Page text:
For its GW (Golden Week) special issue, Tokyo Sports (May 5) delivered a triple-whammy, with three articles -- nearly an entire page -- devoted to aficionados of "rabu dooru." The word might be mistaken for "rubber dolls" (they're actually composed of silicone), but in this case the "rabu" stands for "love," and in the case of harem owned by 62-year-old Tokyo resident Senji Nakajima, their names are Megumi, Saori and Saorin.
"Seven years ago, I started getting interested in love dolls after visiting an ero-goods shop in Akihabara," Nakajima tells the reporter. "A store clerk told me there was a showroom close by, and I went to check it out, and man, I tell you it was love at first sight. That was how I met Megumi. These days she stays home but I never tire of her companionship. When I come home, she's there to welcome me with open arms." (Well, the way he described it was a little more explicit but we will stick to decorum.)
When Nakajima goes out, he sometimes helps Saori into his car and they go for a drive together. They disembark at a parking lot outside a park, and he transfers her to a wheelchair. After a stroll he might seat her on a bench and the two will engage in a one-sided conversation.
On other occasions he has taken his fake female friends on camping trips, skiing and to the beach. They have also accompanied him to love hotels. An accompanying photo shows one of Nakajima's partners seated on a low plastic stool as he tenderly lathers up her, er, protruding parts.
Nakajima, who is not a bachelor, hails from Ibaraki Prefecture. He is wed to a woman one year his senior and has two adult children. His work required him to live in Tokyo, and being a person who enjoys company, he procured a total of three of the life-size dolls.
"Even more than when I first met them, I like them even more now," he gushes. "They never complain and they never get older. Sometimes when I'm in a foul mood, I feel like strangling one, but they don't mind.
"When I'm on my deathbed, I hope they'll be there to mourn me," he added. "I enjoy having created this form of technical love."
Tokyo Sports also visited Yoshiki Hyodo, who operates a "Hihokan" (House of Secret Treasures) in Yashio, Saitama City. For an admission price of 1,000 yen, visitors can see a collection of about 20 love dolls in all sorts of garb. There are two dressed in uniforms of the former Soviet Baltic fleet, a Viet Cong costume, and wartime civil defense gear formerly worn in Japan. He's adorned the teenage dolls to resemble student nurses, beggars and other variations that boggle the mind.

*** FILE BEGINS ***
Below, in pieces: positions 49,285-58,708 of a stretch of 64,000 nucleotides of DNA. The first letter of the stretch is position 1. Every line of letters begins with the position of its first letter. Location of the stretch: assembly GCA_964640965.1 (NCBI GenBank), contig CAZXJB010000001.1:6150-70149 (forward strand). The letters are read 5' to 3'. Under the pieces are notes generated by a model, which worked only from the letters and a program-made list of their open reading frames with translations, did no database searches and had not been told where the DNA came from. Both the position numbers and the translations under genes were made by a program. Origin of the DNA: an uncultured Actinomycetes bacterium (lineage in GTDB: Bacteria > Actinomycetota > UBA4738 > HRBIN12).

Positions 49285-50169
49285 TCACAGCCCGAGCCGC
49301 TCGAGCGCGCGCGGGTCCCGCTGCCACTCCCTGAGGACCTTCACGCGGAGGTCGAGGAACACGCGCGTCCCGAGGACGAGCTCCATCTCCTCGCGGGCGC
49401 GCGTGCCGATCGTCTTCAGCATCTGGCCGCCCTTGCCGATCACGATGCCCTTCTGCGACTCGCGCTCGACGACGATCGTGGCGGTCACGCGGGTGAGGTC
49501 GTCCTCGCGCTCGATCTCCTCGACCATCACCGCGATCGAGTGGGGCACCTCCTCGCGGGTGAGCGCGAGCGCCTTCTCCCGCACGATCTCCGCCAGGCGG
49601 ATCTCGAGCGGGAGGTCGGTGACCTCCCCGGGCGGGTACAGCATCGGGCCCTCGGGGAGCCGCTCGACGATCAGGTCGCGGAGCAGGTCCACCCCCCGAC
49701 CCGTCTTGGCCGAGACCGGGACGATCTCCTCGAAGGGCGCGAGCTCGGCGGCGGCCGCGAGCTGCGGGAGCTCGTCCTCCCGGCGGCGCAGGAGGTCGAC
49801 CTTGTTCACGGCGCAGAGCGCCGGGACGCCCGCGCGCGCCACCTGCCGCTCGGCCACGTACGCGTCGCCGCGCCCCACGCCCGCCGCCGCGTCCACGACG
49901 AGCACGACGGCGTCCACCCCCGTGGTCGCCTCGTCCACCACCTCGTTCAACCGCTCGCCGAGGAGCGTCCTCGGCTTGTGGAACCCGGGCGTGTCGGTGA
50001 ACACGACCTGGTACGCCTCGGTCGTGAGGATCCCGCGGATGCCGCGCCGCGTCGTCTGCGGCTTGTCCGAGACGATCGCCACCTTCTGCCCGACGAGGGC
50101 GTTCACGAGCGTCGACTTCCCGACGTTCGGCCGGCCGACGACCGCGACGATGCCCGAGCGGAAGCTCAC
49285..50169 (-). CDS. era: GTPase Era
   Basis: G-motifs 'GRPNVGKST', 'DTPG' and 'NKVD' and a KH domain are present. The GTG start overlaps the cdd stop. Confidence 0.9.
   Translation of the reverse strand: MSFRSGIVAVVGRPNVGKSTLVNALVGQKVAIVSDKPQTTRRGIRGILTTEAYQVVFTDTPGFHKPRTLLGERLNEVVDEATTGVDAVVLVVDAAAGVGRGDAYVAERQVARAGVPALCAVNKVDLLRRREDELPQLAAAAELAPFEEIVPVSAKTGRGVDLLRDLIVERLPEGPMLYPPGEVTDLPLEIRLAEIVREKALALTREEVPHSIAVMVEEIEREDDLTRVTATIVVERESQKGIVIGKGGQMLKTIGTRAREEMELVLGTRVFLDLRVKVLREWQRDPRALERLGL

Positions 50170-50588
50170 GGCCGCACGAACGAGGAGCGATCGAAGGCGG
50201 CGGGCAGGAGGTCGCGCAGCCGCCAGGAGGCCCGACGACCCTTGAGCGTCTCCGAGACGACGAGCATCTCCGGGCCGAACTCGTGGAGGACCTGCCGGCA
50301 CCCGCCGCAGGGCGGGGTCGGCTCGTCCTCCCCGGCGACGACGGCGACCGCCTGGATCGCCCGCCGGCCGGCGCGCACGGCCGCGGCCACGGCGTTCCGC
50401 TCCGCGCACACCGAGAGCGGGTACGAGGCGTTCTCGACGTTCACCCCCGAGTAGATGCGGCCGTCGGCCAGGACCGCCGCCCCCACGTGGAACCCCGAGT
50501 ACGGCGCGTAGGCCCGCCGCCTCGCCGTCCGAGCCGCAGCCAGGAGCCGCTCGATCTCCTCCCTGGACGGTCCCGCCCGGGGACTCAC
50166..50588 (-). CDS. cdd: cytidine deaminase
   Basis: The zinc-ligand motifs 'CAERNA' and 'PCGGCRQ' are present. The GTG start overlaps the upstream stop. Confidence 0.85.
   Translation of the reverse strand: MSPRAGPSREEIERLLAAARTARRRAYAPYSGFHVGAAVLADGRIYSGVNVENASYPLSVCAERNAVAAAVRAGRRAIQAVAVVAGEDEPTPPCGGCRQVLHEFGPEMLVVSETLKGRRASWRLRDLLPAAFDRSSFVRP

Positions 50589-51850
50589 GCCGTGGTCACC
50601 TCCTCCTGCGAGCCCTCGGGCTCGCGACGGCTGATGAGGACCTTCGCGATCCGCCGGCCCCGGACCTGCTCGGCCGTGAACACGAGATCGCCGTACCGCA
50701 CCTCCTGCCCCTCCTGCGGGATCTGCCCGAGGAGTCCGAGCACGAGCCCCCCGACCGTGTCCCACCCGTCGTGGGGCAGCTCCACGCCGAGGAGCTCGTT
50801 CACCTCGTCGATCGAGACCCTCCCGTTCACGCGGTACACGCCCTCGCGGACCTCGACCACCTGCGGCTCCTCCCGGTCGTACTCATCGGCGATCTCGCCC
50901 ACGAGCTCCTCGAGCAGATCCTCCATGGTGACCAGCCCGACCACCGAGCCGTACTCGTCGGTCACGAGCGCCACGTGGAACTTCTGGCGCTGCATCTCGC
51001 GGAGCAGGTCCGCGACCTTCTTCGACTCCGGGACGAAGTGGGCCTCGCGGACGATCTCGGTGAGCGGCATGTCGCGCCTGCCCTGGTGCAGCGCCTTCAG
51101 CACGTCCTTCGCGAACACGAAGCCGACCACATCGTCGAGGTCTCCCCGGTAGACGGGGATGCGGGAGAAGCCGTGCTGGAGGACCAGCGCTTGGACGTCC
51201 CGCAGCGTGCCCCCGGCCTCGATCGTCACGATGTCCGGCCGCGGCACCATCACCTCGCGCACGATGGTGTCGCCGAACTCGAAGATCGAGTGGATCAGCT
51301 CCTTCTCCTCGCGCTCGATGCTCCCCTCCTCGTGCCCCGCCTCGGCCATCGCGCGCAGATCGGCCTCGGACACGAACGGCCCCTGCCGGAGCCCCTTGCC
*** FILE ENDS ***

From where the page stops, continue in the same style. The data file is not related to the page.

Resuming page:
Hyodo said about 15 years ago he found a mannequin that had been discarded in a vacant lot to start his collection. Most of his dolls are manufactured by Orient Industries, which sells them for 300,000 yen and over. After seeing his collection, the general consensus is that it deserves a much wider audience -- perhaps as temporary exhibits at the Victoria and Albert Museum?
The third article introduces a 13-year-old "aidoru" (idol) named "Hitsuji" who lives at home with "Mashiro," a 130-cm-tall love doll.
"I picked her out at the Orient Industries' showroom after I saw Hyodo-san's collection," she tells the newspaper. "Isn't she cute?"
Hitsuji especially enjoys dressing up her love doll in a variety of costumes, some ordinary and some a bit on the kinky side. "I've never lived together with a man or a girl. I mostly just stay at home and socialize with people online. But I'd like to see Mashiro do some modeling. She never complains when her photo is taken, and always has a smile for me. I only wish she would speak. Anyway, the way things are now, it's sort of like I'm keeping her captive in my room," she giggles. She told Tokyo Sports she has dreams of starting her own shop, and appearing together with Mashiro in a DVD.© Japan Today